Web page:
Some Like It Haute


DefSup Celebrates a Decade of Derelicte

Story by Kirsti Salmi, Photos by Chad Kirvan

A decade into Derelicte, DefSup’s David Karasiewicz and Renee Terpstra are feeling nostalgic. Over 10 successful years, the event has exploded into a sensory feast that keeps Thunder Bay’s chilly Januarys haute with a kaleidoscopic show of fashion, visual artistry, music, light work and projection mapping, dancing, and performance art. Unlike traditional fashion shows, it’s an intimate and immersive experience that defies convention and categorization. “It’s sort of like a fashion show that’s gone strange,” says Karasiewicz. “It’s difficult to describe—it has to be experienced.”

A cheeky homage to Zoolander’s infamous fashion walk-off, Derelicte began as a part of a series of events designed to promote Urban Infill: Art in the Core. When the DefSup board began to run the Urban Infill series, they did so with the goal of revitalizing the downtown core, which hadn’t yet seen its era of small business revival. “Urban infill is an architectural concept that aims to fill abandoned space with art and business to attract more of the same,” says Terpstra. “It’s really grown and blossomed over 10 years. Urban Infill doesn’t just present art and artists. By choosing to support the show, people created culture and community.”

Derelicte found its roots in Urban Infill’s closing event, TokyoPop + Shock, which celebrated cosplay as a part of Japanese anime and manga culture. As Urban Infill grew in scope and size, TokyoPop + Shock fell by the wayside, but the DefSup board wanted to continue fostering costume and performance elements in a new event. Two years later, Derelicte was born as a multidisciplinary art show with a twist—a curated exhibition featuring wearable art. “The artists that we commissioned were so excited to do something outrageous and challenge themselves with the wearable art pieces,” says Karasiewicz. “They use a lot of recycled material in their original works, which further promotes the idea of celebrating the re-use of materials, as well as urban space.” Derelicte also involves showing fashion by local retailers and designers, many of whom have been inspired to incorporate performance aspects in their sets.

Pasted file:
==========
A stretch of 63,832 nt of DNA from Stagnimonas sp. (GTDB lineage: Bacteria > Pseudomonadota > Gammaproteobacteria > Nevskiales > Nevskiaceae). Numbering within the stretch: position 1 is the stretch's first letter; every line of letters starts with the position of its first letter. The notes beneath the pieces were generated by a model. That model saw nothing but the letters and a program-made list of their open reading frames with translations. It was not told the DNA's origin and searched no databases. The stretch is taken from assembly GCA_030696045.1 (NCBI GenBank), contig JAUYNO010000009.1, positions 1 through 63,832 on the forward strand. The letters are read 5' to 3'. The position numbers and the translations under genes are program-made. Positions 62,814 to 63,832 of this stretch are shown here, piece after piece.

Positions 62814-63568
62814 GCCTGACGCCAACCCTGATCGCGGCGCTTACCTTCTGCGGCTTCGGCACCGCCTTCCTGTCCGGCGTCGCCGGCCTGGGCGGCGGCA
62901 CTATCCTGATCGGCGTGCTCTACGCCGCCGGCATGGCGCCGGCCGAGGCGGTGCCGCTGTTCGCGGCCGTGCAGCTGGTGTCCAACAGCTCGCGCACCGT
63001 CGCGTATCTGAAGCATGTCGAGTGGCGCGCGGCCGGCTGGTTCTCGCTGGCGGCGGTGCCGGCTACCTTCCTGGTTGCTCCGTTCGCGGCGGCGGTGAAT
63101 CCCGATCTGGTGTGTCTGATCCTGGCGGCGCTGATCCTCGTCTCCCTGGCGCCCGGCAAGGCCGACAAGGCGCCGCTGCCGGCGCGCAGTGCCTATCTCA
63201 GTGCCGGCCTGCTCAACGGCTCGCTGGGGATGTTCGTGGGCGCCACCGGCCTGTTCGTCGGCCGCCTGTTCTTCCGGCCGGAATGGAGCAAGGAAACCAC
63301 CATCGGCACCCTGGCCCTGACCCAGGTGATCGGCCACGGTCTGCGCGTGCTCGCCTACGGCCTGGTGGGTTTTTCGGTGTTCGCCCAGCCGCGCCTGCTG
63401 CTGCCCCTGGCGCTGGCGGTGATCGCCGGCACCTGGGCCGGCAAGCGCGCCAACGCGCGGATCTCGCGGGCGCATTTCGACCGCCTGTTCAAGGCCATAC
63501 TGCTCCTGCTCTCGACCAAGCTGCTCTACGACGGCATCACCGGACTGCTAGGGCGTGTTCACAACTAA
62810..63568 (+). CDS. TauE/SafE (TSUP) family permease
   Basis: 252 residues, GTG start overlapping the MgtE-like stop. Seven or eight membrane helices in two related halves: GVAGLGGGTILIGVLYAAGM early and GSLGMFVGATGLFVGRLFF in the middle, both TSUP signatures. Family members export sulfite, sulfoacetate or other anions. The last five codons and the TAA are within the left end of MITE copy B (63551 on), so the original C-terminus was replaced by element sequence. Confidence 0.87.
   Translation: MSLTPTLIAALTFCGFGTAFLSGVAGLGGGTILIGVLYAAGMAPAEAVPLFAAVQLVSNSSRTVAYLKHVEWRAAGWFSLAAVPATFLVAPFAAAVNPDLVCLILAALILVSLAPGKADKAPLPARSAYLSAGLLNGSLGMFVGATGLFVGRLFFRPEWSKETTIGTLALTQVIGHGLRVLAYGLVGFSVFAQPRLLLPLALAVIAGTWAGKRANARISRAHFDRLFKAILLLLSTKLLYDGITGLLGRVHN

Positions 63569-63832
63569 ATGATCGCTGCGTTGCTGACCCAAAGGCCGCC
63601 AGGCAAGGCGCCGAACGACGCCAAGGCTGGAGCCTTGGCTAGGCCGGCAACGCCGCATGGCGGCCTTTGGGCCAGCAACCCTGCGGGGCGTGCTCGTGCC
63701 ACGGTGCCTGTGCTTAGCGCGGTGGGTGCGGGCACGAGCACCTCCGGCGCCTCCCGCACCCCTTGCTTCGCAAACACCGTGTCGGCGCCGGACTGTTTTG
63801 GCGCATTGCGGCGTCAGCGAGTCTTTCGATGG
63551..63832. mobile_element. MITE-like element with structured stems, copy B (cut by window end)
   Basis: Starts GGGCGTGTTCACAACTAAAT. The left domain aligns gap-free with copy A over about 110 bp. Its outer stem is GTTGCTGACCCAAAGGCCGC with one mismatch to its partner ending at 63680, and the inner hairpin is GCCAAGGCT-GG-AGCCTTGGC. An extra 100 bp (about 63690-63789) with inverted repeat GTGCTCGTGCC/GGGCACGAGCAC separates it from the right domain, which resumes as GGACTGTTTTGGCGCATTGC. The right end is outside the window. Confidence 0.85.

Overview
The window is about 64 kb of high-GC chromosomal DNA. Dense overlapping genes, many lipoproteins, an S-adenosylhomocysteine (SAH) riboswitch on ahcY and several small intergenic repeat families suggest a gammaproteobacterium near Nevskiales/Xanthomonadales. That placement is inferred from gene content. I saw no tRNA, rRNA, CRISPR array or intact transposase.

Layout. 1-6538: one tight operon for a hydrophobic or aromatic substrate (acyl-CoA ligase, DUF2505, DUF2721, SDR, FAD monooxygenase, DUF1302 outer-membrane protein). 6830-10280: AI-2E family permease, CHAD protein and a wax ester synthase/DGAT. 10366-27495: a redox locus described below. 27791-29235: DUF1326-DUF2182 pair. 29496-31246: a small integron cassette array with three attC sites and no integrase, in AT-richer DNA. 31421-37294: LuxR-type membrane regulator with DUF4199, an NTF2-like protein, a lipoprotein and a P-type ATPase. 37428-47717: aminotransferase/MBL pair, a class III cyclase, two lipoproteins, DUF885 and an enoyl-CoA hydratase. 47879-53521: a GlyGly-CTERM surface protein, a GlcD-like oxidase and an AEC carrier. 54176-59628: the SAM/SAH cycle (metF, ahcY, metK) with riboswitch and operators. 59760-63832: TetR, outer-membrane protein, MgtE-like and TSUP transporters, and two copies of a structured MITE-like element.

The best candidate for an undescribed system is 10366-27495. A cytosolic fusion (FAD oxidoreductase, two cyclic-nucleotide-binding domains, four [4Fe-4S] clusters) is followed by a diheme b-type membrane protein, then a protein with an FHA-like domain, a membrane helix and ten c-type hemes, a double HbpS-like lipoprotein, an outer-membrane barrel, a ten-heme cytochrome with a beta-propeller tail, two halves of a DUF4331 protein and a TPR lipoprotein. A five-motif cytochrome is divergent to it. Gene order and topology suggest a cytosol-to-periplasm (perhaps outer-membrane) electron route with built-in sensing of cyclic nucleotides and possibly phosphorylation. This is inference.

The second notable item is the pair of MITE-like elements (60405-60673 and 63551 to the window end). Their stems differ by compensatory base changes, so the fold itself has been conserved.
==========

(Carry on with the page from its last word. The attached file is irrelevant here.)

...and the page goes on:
As with other DefSup events, community partnerships were an important feature of Derelicte—none more so than its iconic, long-standing tenure at Black Pirates Pub. “It’s an open space, a safe environment, and inclusive,” says Karasiewicz. “They trust us, and anything goes there—which is good, because we like to push the limits. It’s the perfect space because it’s intimate enough to include everyone.” Openness and intimacy is key for Derelicte, which encourages audience participation with a DIY fashion/costume contest, a walk-off challenge, and a time-honoured tradition that surprised organizers—an end-of-event DJ set that inspires audience members to jump onto the catwalk for a dance party. “We had to reinforce the catwalk over the years once people started that,” laughs Terpstra.

“We look back on the first Derelicte—we were so nervous and anxious,” reflects Karasiewicz.

“We’re hard to impress, but by the end we agreed—Okay, that was insanely good. We are continually wowed by the artists and performers, every single year. It all comes down to available talent you have in your city. It was there. It just needed to be put together.”

Derelicte 10 is a fundraiser for DefSup and LU Radio, and will be held at Black Pirates Pub on January 27 from 8 pm-2 am. For programming information, visit